My Reaction To The Convolution 2013 Writer Workshop

I spent last weekend at Convolution and had a good time This is the second year of the convention, and they are running things excellently. Great guests, great panels, and great events during the three days. There were a few hiccups, but there are always hiccups, and they were doing their best to fix them as they were brought to their attention. What they couldn’t fix were things beyond their control having to do with the hotel itself or the other conventions the event shared space with. I’m looking forward to going next year, and am curious what the date shift from the first weekend of November to the last weekend in September will bring.

Most of my focus Saturday was on the writer’s workshop. I had submitted the first 7000 words of Book One to it for critique. For anyone who hasn’t attended a writer’s workshop at a convention, each session is broken up into three writers and three professionals who are writers or editors. Writers submit the beginning of their novels or a short story a few weeks before the con. Everyone reads over and comments on the story. The submitter’s job is to listen to what the readers thought without responding. You are given time to comment or question after all the others have spoken, but you are requested not to argue or try to explain your plot further. It is a good way to get feedback from a wider variety of people who aren’t in your usual circle of beta readers.

I’ve done this before at BayCon, so I knew what to expect.  I went into this with a thickened skin, ready to hear what was wrong with my story. I knew that some of the character choices and plot points I had made would be questioned, and that not everyone would agree with what I am doing. Since this was the fourth draft I was submitting, I expected to hear a new set of problems that I haven’t noticed, or haven’t rooted out yet.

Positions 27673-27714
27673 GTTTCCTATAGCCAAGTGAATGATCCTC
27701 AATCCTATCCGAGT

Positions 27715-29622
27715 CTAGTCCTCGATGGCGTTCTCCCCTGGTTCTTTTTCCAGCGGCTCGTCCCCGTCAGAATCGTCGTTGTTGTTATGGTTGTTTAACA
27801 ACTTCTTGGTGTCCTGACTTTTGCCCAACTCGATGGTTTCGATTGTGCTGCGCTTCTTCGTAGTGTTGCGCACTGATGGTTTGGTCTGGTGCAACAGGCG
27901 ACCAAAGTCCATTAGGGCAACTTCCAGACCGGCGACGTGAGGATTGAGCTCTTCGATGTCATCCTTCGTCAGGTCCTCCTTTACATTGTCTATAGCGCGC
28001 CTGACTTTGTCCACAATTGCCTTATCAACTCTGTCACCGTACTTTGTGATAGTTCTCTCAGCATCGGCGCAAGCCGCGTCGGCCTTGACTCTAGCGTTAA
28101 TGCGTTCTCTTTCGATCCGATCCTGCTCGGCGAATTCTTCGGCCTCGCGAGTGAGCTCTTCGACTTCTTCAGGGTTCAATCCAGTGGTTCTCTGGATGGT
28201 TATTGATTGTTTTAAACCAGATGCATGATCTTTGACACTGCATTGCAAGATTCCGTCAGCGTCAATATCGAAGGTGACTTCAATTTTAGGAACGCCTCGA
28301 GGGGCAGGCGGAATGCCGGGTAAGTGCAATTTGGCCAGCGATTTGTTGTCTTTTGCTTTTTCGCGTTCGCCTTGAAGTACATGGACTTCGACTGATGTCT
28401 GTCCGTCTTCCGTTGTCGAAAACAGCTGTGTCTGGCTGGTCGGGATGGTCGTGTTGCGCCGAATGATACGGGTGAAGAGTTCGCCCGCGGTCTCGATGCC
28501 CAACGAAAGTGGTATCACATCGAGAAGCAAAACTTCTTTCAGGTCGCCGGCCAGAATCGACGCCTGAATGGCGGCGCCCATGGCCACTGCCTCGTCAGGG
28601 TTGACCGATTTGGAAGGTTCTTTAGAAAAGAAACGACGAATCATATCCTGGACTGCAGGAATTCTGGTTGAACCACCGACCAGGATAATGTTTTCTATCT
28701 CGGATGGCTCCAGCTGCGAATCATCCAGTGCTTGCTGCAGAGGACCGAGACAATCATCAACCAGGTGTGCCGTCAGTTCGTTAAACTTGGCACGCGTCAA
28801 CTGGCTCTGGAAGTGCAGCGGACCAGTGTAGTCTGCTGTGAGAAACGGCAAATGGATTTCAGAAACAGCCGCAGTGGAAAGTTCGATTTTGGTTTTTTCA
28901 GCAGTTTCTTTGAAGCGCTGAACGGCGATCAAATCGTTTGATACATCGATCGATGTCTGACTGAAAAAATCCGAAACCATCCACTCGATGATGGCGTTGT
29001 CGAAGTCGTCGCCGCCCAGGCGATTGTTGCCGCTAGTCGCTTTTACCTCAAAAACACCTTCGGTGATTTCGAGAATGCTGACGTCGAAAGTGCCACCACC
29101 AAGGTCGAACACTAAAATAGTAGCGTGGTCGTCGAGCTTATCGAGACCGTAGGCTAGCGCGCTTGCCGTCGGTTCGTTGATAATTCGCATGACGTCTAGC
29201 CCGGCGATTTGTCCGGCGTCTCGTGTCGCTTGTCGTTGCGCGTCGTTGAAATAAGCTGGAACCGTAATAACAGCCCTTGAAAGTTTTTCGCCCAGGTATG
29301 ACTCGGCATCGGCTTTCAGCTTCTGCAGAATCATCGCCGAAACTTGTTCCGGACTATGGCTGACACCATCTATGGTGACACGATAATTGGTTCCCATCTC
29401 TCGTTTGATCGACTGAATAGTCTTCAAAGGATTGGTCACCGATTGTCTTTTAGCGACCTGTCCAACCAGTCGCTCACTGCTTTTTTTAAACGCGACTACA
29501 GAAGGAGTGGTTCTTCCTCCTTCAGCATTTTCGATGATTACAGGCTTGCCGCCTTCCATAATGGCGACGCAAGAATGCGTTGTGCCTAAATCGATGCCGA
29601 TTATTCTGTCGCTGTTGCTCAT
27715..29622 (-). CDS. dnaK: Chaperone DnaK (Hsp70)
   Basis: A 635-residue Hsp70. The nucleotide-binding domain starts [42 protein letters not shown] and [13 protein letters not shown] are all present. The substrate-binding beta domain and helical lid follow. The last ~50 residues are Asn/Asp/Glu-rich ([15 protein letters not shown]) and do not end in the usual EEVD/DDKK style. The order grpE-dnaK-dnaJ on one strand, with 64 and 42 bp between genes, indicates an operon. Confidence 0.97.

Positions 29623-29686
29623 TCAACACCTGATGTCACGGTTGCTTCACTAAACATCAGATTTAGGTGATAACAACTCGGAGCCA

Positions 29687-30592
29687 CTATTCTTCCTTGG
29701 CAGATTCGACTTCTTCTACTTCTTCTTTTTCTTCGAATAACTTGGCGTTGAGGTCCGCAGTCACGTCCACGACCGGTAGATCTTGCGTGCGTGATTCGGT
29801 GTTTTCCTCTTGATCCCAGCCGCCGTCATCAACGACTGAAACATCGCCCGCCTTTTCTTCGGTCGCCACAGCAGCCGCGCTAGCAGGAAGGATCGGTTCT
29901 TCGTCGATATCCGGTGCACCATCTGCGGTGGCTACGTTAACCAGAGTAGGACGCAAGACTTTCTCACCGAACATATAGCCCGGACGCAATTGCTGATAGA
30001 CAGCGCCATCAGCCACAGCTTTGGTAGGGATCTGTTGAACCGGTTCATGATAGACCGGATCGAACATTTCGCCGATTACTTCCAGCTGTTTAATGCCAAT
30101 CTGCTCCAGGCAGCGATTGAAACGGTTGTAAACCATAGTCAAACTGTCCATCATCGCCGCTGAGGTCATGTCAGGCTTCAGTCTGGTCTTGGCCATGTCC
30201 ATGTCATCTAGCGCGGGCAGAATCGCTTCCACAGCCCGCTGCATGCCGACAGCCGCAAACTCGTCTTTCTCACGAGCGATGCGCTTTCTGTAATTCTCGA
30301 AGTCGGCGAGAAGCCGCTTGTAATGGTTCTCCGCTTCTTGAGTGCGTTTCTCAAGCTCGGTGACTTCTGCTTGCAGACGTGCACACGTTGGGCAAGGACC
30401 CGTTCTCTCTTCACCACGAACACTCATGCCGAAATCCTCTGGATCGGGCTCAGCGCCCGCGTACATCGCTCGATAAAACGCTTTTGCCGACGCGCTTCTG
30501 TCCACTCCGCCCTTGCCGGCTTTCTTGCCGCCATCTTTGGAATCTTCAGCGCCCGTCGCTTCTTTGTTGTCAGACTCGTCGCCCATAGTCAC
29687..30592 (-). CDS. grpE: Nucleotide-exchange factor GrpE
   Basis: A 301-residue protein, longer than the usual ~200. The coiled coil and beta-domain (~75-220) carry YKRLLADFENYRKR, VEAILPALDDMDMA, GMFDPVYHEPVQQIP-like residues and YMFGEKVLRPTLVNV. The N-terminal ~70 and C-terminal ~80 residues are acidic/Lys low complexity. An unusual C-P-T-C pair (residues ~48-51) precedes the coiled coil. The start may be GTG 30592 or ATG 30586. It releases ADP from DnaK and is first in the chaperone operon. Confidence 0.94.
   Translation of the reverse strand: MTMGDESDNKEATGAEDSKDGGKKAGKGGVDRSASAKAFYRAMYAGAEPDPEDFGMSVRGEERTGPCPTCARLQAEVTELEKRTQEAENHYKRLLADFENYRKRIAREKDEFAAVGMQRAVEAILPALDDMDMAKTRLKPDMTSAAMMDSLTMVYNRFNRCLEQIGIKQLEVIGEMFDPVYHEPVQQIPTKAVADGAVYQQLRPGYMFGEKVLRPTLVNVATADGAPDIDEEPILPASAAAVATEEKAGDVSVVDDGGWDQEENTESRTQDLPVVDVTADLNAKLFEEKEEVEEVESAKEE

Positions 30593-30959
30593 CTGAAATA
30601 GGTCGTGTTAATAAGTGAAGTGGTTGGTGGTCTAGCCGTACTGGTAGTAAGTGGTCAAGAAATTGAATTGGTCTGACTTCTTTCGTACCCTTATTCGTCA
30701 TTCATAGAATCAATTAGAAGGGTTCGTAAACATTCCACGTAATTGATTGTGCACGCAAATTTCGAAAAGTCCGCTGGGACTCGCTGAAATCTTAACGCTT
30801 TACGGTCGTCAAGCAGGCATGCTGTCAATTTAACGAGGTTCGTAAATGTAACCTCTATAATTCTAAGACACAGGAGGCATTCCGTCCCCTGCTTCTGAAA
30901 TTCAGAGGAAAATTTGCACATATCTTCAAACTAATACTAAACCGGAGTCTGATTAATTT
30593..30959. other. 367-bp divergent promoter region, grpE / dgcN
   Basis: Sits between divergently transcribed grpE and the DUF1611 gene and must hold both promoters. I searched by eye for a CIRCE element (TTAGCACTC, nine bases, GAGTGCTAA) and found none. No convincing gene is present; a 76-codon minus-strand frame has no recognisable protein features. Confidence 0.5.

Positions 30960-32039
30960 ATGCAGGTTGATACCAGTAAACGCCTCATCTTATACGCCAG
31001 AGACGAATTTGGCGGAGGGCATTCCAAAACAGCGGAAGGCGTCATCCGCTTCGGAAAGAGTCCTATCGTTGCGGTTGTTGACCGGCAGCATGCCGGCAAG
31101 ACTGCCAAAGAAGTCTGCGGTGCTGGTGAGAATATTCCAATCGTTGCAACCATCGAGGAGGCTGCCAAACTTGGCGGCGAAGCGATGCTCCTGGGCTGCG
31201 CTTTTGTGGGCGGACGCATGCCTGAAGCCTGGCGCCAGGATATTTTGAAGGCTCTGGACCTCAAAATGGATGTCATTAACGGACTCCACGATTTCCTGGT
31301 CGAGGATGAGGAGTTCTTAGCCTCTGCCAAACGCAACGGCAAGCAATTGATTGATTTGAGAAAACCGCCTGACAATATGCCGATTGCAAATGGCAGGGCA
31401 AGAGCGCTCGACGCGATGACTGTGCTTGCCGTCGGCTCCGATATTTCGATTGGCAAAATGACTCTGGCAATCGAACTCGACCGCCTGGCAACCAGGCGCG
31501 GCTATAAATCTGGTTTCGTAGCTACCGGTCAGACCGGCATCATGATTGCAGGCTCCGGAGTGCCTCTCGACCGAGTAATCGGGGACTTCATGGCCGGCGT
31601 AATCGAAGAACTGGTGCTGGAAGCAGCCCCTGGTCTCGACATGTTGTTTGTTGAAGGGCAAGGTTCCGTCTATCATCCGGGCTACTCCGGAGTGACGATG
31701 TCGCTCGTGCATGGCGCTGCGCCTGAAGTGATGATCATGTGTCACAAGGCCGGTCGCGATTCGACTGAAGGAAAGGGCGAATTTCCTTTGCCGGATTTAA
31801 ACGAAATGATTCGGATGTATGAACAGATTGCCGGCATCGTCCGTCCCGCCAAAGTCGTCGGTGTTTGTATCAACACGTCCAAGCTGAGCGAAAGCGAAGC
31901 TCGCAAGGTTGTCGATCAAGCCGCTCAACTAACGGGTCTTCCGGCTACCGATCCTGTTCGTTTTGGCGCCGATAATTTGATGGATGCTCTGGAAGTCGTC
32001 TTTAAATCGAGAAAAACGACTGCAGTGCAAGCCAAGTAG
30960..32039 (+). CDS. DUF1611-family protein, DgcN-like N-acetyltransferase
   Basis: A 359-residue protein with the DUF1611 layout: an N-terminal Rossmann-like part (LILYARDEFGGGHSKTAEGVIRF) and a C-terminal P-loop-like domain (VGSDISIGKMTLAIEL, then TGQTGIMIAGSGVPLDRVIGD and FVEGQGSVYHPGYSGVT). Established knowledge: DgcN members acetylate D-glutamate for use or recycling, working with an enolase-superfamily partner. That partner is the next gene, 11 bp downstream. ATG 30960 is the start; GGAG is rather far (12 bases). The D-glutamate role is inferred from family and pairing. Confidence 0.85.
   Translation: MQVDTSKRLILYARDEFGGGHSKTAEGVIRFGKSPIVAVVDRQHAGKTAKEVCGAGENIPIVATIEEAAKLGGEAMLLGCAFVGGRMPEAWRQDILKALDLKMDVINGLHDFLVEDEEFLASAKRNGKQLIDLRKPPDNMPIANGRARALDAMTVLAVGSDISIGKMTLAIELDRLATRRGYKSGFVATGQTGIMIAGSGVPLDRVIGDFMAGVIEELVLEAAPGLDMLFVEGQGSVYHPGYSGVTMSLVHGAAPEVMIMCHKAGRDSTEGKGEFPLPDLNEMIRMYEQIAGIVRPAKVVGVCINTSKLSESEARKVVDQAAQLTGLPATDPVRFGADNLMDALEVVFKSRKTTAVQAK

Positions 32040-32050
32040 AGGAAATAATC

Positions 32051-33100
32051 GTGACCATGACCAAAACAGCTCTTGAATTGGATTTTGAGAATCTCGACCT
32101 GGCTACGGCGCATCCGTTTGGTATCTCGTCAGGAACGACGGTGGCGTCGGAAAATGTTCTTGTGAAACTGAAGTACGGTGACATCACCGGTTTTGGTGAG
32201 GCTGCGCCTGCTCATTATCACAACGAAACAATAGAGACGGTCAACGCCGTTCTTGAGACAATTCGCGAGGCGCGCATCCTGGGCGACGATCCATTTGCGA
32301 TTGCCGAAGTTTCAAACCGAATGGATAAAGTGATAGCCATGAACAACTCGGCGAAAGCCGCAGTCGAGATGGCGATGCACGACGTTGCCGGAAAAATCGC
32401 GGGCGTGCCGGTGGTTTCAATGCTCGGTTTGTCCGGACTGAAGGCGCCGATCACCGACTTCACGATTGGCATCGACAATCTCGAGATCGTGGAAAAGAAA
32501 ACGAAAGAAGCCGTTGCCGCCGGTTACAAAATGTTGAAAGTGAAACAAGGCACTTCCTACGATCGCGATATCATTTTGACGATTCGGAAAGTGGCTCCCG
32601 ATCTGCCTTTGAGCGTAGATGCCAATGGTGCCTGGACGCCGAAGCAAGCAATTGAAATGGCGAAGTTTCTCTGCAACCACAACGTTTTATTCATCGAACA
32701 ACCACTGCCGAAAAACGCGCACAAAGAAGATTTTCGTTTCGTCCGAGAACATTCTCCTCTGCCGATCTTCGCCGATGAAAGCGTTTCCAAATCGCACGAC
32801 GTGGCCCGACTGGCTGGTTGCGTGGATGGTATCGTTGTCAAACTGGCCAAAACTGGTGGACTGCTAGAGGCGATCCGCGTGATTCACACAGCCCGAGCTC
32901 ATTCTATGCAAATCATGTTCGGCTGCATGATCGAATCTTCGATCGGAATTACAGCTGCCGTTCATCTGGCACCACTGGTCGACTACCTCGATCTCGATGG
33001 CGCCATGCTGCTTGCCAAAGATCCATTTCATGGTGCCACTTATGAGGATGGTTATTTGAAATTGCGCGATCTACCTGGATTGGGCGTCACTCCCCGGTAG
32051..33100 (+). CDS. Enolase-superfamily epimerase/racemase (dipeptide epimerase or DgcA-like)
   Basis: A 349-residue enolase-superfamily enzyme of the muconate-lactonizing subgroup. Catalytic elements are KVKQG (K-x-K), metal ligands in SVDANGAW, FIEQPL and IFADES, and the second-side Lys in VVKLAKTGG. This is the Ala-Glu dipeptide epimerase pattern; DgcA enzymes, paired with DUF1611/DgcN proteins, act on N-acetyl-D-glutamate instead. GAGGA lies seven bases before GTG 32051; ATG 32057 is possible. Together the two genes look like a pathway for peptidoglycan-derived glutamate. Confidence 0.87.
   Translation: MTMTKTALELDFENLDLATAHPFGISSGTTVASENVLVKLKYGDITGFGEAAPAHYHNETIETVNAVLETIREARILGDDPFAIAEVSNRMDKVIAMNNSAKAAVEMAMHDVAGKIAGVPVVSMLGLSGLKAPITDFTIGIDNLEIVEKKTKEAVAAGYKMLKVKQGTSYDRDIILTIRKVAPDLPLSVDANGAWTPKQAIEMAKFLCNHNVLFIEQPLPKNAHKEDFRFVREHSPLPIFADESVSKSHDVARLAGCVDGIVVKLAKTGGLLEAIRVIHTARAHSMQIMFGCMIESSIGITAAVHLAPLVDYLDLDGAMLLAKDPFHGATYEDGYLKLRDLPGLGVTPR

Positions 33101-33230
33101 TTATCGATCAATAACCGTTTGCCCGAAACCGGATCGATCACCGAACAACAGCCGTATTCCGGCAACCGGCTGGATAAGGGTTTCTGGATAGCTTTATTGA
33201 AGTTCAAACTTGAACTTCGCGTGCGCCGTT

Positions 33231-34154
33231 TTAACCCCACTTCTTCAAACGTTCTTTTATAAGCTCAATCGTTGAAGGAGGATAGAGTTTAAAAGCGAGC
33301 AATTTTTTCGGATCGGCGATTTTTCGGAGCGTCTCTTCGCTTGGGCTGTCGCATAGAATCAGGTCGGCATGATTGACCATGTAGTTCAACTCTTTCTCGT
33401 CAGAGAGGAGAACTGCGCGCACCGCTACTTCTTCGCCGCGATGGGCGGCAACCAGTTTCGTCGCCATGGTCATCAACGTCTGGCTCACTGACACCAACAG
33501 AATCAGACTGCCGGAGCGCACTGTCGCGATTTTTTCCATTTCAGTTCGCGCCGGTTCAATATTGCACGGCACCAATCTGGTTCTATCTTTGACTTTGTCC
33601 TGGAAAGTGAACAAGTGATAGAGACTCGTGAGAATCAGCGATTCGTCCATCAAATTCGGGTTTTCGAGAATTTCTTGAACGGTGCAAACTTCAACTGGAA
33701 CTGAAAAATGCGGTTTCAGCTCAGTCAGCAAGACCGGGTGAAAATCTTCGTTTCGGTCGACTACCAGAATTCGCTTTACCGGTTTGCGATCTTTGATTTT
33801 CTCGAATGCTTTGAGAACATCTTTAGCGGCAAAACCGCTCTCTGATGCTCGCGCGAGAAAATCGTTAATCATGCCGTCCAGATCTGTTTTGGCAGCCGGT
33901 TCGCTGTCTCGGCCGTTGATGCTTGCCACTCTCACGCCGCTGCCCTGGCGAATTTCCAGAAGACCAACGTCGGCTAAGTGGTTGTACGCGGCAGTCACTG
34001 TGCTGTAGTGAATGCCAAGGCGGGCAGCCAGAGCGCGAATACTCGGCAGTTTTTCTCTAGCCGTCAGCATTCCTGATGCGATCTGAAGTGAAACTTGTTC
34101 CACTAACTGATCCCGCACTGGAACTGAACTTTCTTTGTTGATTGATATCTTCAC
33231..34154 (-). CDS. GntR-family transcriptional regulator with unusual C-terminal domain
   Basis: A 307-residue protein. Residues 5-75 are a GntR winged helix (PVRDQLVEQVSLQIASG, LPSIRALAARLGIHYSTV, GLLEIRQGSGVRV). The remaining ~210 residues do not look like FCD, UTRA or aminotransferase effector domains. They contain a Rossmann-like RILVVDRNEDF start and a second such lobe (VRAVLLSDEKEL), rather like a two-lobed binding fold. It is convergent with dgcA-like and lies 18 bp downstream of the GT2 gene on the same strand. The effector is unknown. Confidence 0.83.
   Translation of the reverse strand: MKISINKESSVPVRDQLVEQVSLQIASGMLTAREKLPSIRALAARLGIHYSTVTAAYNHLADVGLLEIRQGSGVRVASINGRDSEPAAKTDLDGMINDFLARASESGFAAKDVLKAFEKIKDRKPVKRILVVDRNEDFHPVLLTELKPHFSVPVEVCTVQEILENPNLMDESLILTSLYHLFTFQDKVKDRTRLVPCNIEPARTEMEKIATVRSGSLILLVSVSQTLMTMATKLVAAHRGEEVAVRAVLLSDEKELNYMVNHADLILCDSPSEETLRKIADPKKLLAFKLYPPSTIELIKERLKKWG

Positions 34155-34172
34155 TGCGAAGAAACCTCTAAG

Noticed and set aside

What I didn’t expect was to hear every problem that had been pointed out by myself and others since the first draft.

Every.

Single.

One.

All of these were things that I thought I had fixed. To say I was caught off-guard is putting it mildly. Some of the problems, such as vampires and werewolves not being the hot paranormal property at the moment, I can’t do much about. Others were issues with descriptions and characterization that I thought had corrected. A few had to do with plot timing, as well as the plot overall. It was eye-opening and, as much as I didn’t want it to be, enlightening.

So now I’m debating what to do. I have considered everything from saying that they don’t know what they were talking about and doing nothing to, borrowing a phrase from a friend, setting my hard drive on fire. But I keep remembering something I heard Fred Wiehe say in a panel on editing less than half an hour before I stepped into the workshop. “The more are mad you are about a comment, the more they are right.”

My plan for the moment is to absorb what I was told, but continue to work on Book Two, the novel I am writing during NaNoWriMo. Come December, I will put the Book Two on hold and go back to editing and figure out how to fix Book One’s problems. Until then, I will keep on forging my way forward.  I am not going to let it shut me down and stop writing the way criticism has in the past.  I will fix the problems pointed out, and I will be a better writer for it.

Word count as of this post:

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